Some people think that hostile work environment claims are limited to sexual harassment.  However, if you experience a hostile work environment because you belong to any protected category, including your race, you may have a valid hostile work environment case.  See EEOC Compliance Manual, §15-VII.A, The harasser may be your supervisor, coworker, or even non-employees like customers or employees of other  companies your employer does business with. See EEOC Compliance Manual, §15-VII.A,

The EEOC provides a non-exhaustive list of conduct that may create a racially hostile work environment, including:

  1. Offensive jokes;
  2. Racial slurs;
  3. Racial epithets or name calling;
  4. Physical assaults;
  5. Threats or intimidation;
  6. Ridicule or mockery;
  7. Racial insults or put-downs;
  8. Offensive objects or pictures in the workplace;
  9. Other conduct that interferes with work performance;
  10. Incidents of racial harassment directed at other employees.

See EEOC Compliance Manual, §15-VII.A

While the conduct need not be explicitly racial in nature, race must be a reason that the work environment is hostile.

Are you the victim of race discrimination?  Premier Litigators, litigate high-value, high-impact race discrimination, harassment, and retaliation matters (AKA “wrongful termination”) in California, Florida, Michigan, and Illinois.  For a free consultation with one of our attorneys about your race discrimination case, contact us at 877-858-6868 or coordinator@premierlitigators.com.

There are two essential element to a racial hostile work environment claim:

  1. The conduct must be unwelcome; and
  2. The conduct must be sufficiently severe or pervasive to alter the terms and conditions of employment in the mind of the victim and from the perspective of a reasonable person in the victim’s position.

See EEOC Compliance Manual, §15-VII.A

Regarding the first element, conduct is “unwelcome” if the alleged victim did not solicit or incite the conduct and regarded it as undesirable or offensive. Usually, unwelcomeness is not an issue in these cases.  This is true even if harasser and victim are of the same race.

The most common way this element is challenged is when an employer tries to argue that the alleged victim was an active participant in the ”unwelcome conduct.”  For example, the employer might argue that the victim herself made racially insensitive jokes or insults directed towards other employees.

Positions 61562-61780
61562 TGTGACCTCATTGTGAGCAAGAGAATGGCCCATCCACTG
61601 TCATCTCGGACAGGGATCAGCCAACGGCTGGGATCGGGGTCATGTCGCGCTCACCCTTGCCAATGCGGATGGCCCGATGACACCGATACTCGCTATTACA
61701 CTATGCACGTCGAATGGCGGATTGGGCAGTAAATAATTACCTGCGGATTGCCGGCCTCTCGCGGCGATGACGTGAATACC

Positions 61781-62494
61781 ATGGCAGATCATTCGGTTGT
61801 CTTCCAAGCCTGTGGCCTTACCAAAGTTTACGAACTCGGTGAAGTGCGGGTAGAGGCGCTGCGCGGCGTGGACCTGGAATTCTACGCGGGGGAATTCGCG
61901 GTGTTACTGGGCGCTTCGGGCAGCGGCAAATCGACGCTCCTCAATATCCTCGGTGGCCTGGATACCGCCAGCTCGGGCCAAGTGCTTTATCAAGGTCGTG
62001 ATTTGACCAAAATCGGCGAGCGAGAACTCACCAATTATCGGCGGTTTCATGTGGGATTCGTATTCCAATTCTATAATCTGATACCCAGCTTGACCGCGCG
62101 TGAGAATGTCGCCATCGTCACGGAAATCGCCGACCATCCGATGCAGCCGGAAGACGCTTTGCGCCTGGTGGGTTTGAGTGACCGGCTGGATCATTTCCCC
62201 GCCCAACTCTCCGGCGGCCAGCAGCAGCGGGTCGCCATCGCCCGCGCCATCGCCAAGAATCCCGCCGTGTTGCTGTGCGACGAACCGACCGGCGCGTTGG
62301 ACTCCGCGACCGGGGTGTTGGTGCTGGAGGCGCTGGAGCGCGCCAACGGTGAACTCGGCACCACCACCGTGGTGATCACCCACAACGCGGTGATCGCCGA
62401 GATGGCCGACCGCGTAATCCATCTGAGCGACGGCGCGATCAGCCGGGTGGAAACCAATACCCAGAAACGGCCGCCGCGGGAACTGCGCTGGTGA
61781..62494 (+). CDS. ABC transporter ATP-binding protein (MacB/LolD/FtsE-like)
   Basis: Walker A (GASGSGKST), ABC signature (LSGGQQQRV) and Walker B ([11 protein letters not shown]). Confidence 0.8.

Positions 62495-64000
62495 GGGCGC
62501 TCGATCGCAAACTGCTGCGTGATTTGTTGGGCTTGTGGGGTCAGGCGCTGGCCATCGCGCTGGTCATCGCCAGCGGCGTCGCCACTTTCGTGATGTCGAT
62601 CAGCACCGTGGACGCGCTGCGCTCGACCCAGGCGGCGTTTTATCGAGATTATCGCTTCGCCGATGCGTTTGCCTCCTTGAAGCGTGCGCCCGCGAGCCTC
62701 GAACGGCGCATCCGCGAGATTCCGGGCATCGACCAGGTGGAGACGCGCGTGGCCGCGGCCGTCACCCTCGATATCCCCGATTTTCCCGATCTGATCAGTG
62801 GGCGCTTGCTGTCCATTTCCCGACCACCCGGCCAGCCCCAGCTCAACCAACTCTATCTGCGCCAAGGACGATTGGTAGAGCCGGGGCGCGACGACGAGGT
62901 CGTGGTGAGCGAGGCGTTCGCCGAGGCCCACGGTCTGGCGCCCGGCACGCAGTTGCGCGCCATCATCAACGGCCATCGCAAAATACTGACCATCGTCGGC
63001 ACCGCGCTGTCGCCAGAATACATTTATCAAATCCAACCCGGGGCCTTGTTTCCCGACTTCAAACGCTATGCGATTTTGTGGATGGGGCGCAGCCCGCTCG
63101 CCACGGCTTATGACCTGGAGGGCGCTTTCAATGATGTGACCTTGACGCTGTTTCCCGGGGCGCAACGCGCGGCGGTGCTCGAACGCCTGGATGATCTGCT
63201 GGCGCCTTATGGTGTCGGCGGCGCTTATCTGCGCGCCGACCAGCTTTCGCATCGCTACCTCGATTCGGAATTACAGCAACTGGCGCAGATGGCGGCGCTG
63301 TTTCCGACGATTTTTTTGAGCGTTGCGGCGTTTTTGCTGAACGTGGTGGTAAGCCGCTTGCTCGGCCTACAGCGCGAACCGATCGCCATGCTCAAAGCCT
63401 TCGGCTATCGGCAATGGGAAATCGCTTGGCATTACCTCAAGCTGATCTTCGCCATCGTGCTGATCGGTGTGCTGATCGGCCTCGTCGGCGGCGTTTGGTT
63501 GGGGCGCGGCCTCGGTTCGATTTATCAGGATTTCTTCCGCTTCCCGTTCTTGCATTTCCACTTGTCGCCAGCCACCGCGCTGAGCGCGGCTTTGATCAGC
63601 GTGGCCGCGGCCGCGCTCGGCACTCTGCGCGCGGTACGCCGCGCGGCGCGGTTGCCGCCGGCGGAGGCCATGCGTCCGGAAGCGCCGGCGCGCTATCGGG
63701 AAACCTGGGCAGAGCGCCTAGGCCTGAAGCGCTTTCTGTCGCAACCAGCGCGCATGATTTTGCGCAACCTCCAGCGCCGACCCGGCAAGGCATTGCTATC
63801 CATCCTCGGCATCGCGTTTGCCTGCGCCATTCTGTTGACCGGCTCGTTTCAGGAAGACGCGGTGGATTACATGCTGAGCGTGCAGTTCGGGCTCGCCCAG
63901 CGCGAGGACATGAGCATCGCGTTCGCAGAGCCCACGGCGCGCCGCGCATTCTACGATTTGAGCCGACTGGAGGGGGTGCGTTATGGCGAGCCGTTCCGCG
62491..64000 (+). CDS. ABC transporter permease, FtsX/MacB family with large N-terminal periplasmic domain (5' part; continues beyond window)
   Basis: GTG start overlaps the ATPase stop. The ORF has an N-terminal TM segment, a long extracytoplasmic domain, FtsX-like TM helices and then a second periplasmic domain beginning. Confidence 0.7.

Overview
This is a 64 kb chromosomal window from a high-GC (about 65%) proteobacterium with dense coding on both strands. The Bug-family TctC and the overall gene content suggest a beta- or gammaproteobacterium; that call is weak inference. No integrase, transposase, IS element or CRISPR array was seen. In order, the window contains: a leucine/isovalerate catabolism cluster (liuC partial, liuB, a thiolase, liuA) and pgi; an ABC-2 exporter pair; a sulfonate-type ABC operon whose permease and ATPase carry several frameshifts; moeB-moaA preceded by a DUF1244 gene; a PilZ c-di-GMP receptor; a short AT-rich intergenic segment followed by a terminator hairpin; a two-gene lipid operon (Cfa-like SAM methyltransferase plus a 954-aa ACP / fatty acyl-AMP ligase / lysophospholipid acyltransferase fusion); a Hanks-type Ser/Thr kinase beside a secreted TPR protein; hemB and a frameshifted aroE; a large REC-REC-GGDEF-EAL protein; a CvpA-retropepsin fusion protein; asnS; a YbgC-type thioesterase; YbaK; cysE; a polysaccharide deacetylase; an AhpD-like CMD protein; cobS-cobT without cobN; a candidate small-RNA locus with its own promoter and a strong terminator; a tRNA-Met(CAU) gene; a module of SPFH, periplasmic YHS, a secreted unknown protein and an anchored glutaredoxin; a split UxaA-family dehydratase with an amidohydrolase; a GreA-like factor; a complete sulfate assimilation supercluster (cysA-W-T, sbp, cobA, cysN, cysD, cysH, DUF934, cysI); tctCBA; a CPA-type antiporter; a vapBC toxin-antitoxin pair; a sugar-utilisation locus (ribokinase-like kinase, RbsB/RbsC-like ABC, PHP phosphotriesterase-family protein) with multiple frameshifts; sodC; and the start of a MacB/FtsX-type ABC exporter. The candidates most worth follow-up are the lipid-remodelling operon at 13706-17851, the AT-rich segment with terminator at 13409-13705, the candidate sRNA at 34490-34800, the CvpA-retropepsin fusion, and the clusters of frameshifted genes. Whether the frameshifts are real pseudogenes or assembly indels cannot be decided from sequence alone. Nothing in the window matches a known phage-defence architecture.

Regarding the second element, the Supreme Court famously stated that Title VII is not “a general civility code,” and that conduct—even conduct based exclusively on race—is not illegal just because it is uncomfortable, or inappropriate. Oncale v. Sundower Offshore Svcs., Inc. 523 U.S. 75 (1998). When evaluating whether conduct is “severe or pervasive,” the Supreme Court outlined several factors, none of which are dispositive by themselves:

  1. The frequency of the discriminatory conduct;
  2. The severity of the conduct;
  3. Whether the conduct was physically threatening or humiliating;
  4. Whether it unreasonably interfered with the employee’s work performance; and
  5. The context in which the harassment occurred, as well as any other relevant factor.

Harris v. Forklift Systems, Inc. 510 U.S. 17 (1993)

Crucially, the standard is severe OR pervasive (reocccuring).  The more severe the harassment, the less pervasive it needs to be, and vice versa.  You can think of it like currency.  You can make a dollar (prove a racially hostile work environment) with 100 pennies (less severe incidents that occur often), 10 dimes (slighly more severe incidents that occur slighly less often), four quarters (moderately severe incidents that occur infrequently), or with a dollar bill (a very severe incident that occurs only once). 

When relying more heaviliy on “severe” conduct, a single incident of offensive racial conduct will rarely be enough to prove a hostile work environment claim.  However, if that single incident is extremely “severe”—e.g. an actual or depicted noose, a favorable reference to the Ku Klux Klan, an unambiguous racial epithet such as the “N-word,” or a racial comparison to an animal—that single incident alone may be severe enough to constitute a hostile work environment.